Along with an obsession with church growth and numbers, we can thank the Church Growth Movement of the 80s and 90s for introducing to us the importance of having a “church mission statement.”
Today I want to talk to you about how mission statements can be a waste of time, and how mission statements can be worth your time. But first allow me to make a few observations concerning church mission statements.
1. Almost every church has a mission statement these days. This is a relatively new phenomenon.
2. I am always amazed at the amount of time pastors and their boards will invest in coming up with the church mission statement. One pastor recently told me that he and his board had just completed a three-month project developing their mission statement.
3. Despite attempts to come up with something new and catchy most mission statements basically sound the same.
I’m not suggesting that we throw out our mission statements or, if we currently don’t have one, that we don’t bother coming up with one. All I’m suggesting is that mission statements can be a waste of time, if…
1. They serve no purpose other then something to put on our business cards, letterhead, or website.
2. They are way too long for anyone to commit to memory.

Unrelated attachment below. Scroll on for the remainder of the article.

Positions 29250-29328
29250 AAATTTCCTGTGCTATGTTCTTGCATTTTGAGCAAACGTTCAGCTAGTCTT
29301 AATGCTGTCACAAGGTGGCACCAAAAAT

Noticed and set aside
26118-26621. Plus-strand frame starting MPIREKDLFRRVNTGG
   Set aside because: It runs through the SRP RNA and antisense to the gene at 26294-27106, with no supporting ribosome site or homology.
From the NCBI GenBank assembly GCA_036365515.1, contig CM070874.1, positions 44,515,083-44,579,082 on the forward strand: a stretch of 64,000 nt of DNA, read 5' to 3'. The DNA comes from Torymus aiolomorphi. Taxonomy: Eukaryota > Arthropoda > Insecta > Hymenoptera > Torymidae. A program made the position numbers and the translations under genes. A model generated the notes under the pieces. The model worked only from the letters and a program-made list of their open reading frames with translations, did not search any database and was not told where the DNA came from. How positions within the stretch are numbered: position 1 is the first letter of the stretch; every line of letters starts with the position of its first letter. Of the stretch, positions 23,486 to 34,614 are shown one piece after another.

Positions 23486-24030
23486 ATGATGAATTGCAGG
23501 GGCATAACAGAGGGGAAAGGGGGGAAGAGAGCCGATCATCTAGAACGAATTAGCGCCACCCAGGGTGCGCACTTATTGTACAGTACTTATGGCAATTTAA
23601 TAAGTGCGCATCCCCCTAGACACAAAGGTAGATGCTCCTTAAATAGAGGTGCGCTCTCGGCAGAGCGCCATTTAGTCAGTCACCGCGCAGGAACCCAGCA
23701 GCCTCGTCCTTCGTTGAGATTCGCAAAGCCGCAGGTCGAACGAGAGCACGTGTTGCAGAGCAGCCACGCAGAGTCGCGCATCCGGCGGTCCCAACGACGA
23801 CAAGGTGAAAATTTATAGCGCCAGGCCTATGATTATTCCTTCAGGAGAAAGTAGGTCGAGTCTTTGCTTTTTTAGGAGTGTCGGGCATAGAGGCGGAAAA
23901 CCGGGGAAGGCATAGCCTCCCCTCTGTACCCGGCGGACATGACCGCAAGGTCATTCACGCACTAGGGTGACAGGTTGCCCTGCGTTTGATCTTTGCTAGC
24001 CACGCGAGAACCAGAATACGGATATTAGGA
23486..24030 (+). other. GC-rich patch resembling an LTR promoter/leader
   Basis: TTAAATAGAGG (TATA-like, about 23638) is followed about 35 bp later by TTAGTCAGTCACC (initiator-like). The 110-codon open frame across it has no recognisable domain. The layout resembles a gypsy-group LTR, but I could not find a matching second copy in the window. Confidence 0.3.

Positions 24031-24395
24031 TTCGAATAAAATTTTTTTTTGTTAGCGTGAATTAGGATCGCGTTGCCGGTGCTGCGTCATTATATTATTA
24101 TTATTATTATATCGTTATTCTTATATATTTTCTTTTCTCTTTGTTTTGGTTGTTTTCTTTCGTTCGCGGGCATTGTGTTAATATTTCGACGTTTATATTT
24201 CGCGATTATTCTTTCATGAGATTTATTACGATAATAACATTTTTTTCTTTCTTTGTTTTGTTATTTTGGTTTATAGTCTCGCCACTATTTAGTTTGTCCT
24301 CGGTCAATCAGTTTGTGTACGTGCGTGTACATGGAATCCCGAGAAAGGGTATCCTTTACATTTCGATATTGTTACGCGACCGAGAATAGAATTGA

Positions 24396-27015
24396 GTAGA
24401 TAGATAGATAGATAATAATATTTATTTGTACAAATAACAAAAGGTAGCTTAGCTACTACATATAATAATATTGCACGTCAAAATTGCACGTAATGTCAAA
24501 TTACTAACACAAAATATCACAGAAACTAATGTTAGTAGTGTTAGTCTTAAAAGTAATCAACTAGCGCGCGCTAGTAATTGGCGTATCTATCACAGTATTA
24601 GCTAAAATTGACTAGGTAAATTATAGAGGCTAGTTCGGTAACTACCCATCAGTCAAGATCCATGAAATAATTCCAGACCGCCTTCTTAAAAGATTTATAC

3. The words chosen are confusing to normal people and thus require a constant explanation as to what our mission statement means.
On the other hand, mission statements are worth our time, if…
1. They remind us what we are in business for, what we’re “all about.”
2. They help remind the people of our church what we are in business for, what we are “all about.” (Yes, yes I know, we are not a business… you know what I’m getting at.)
So… if you have a mission statement, are coming up with your very first mission statement, or are revisiting or revamping your current mission statement, keep in mind:
1. Keep it as short and sweet and accurate as possible. Make it something easy to remember and repeat.
2. Revisit your mission statement often. Let it be the guiding light by which you program, plan, and preach. Your mission statement (not to be confused with your values, or vision statement) lets you know who you are and who you’re not. Knowing who you’re not, can be as important as knowing who you are.
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